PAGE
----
Gupta v. Trustees of the California State UniversityAnnotate this Case
In 2006, SFSU hired Gupta, an American woman of Indian ancestry, as a tenure-track assistant professor. In 2009, Gupta and other women of color in the School of Social Work raised issues concerning “hostile work environment” and discrimination. Two months later, Gupta received a critical fourth-year review. Shortly thereafter, Gupta sent emails to a colleague complaining that her workplace was hostile towards women of color. Her supervisor told Gupta “I know about [the emails] ... I’m going to get even.” Another professor witnessed the exchange. After being denied early tenure Gupta filed an EEOC complaint and a federal lawsuit. An arbitrator ordered SFSU to review Gupta for tenure the following year. Despite excellent evaluations and recommendations, Gupta was denied tenure; her supervisor made threatening remarks to a colleague who questioned the decision. SFSU granted tenure to Dr. J.H., another School of Social Work professor, who had not filed a complaint. Gupta’s scores were better than J.H.’s scores and Gupta had more than double the minimum publication requirement, while J.H. had not met that requirement. SFSU terminated Gupta’s employment in 2014.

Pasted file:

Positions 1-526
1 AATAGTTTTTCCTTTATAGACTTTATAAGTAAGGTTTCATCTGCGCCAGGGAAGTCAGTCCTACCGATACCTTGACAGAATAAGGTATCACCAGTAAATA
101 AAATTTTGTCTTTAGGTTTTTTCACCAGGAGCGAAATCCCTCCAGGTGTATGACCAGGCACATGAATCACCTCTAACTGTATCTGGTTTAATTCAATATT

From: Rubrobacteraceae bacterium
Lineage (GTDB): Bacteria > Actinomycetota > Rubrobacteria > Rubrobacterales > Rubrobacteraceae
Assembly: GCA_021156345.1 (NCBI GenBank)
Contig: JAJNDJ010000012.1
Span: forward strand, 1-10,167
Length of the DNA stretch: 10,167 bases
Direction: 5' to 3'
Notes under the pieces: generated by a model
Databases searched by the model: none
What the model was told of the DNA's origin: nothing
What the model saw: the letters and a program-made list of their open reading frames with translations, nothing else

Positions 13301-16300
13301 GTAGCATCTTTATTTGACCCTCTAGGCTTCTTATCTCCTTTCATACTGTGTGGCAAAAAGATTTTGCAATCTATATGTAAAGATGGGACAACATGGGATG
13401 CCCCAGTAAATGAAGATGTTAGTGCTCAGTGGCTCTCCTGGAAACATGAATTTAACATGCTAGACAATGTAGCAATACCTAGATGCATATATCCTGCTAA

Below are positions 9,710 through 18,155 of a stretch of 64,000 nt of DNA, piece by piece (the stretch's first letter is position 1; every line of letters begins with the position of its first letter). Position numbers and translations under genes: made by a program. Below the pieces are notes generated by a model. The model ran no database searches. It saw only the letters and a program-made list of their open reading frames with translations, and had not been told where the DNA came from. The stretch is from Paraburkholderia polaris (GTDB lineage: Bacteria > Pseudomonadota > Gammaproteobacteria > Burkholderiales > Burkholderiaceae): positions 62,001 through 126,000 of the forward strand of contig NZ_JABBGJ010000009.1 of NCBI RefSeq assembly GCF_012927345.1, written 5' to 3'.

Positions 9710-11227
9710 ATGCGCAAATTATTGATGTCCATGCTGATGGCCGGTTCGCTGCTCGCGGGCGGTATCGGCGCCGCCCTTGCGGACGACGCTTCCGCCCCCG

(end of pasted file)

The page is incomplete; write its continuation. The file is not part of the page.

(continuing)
A jury awarded Gupta $378,461 for retaliation; the court awarded $587,160.75 in attorney fees and costs. SFSU has reinstated Gupta as a tenured professor. The court of appeal affirmed, rejecting arguments that the trial court erred in: allowing Gupta to present evidence of a “comparator professor” without requiring her to show her qualifications were clearly superior; refusing to give a special jury instruction regarding comparator evidence; and intervening in the questioning of witnesses in a manner that favored Gupta.